Lemond "Alpe d'Huez," several X-marts, and two Trek hybrids
7075 Aluminum Problems?
Although I'm not a framebuilder myself, I would like to ask you people in the know something about 7075 aluminum.
7075 aluminum, in the T6 temper grade, is one of the strongest aluminum alloys and is used frequently in aerospace engineering. Supposedly, the main problem that prevents it from being a popular material for bike frames is its problem with weld cracks. Thus, 7005 is preferred. The 7075 material is otherwise used quite frequently in chain rings, which do not require welding and can be forged/CNC-machined.
But I've seen some bikes (including here in BF) that have frames made from 7075, so how are they joined? The frames don't look brazed/lugged.
Funny I was searching welding 7075 topics and almost all of the answers were drawn from a single source. Rather like a conspiracy where everyone questioned has the same exact answer. Key issue is whether a stronger, much more expensive alloy would be waranted. At a given weight, stiffness, and dent resistence budget, would a higher tensile alloy yield an improved frame. If not, people will just compare the charts for the two aloys and latch on to the simplest explanation, such as unweldability. 7075 is more expensive and post weld heat treating ads to the cost. Interesting that there appear to be a number of welding processes like friction stir welding that work fine with 7075, if too expensive for our use.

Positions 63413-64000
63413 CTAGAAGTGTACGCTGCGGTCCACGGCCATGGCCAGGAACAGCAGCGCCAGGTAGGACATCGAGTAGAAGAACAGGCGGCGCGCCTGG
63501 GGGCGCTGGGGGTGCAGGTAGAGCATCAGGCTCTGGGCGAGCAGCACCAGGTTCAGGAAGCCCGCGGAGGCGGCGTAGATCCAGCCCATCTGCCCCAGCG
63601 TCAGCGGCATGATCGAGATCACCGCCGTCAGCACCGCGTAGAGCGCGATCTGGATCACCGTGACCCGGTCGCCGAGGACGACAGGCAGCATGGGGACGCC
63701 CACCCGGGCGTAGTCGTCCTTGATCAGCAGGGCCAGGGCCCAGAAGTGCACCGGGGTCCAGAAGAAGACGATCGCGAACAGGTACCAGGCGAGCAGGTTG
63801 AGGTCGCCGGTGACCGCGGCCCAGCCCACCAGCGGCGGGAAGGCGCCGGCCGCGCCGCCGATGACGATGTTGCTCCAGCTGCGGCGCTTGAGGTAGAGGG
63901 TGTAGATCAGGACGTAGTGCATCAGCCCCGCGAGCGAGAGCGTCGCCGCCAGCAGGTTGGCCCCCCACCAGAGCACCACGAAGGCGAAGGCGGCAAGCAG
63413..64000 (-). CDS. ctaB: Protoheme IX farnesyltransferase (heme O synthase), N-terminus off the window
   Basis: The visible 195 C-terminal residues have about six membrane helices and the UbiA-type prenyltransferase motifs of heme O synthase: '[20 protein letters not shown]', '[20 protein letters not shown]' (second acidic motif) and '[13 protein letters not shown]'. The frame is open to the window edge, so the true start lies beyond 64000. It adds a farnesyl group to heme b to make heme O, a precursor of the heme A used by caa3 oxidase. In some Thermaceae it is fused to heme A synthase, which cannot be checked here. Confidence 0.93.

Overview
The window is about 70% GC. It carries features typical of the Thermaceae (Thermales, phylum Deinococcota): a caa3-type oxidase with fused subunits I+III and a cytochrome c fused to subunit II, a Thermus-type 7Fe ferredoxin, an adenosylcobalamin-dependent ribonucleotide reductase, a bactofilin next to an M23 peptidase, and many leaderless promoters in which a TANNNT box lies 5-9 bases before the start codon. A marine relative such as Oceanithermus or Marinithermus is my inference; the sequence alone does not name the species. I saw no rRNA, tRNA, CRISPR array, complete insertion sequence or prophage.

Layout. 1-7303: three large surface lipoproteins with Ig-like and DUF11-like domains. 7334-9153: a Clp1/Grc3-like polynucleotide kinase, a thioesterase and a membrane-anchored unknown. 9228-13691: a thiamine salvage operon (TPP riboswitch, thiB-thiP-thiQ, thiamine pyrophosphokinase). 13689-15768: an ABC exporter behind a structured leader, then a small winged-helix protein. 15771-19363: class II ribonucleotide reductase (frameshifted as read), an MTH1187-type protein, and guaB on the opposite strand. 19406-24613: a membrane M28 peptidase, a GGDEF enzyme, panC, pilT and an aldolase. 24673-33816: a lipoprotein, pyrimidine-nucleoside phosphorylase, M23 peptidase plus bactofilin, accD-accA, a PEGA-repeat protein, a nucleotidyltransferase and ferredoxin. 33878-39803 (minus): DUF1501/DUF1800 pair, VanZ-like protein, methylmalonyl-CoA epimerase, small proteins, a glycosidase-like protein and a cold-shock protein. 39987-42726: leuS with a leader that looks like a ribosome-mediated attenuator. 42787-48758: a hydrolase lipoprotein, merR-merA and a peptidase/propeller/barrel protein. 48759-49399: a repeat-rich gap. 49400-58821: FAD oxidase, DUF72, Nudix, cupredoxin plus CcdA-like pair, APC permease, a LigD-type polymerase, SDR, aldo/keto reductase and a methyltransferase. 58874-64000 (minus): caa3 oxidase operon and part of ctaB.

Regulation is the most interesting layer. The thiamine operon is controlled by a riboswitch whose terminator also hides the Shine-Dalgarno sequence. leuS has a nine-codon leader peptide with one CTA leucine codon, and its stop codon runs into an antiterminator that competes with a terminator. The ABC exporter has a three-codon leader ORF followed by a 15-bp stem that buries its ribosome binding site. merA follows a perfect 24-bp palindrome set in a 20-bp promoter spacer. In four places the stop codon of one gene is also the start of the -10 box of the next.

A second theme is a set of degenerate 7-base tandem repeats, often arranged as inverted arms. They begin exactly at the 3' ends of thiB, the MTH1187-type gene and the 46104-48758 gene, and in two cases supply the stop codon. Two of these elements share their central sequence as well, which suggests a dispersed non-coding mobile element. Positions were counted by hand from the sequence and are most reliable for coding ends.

Too expensive and not appropriate for bicycle frames.
7075 is strong but it is also prone to cracking compared to a more ductile alloy like 6061. Back in my weight weenie days I had a set of TNT hubs (anyone remember TNT?). The hub shells were made from 7075 and they cracked at the flange spoke holes. The replacement flanges were machined from 6061, which not as strong, was at least more ductile.
Becareful buying/selling bike parts on-line. I learned the hard way. :(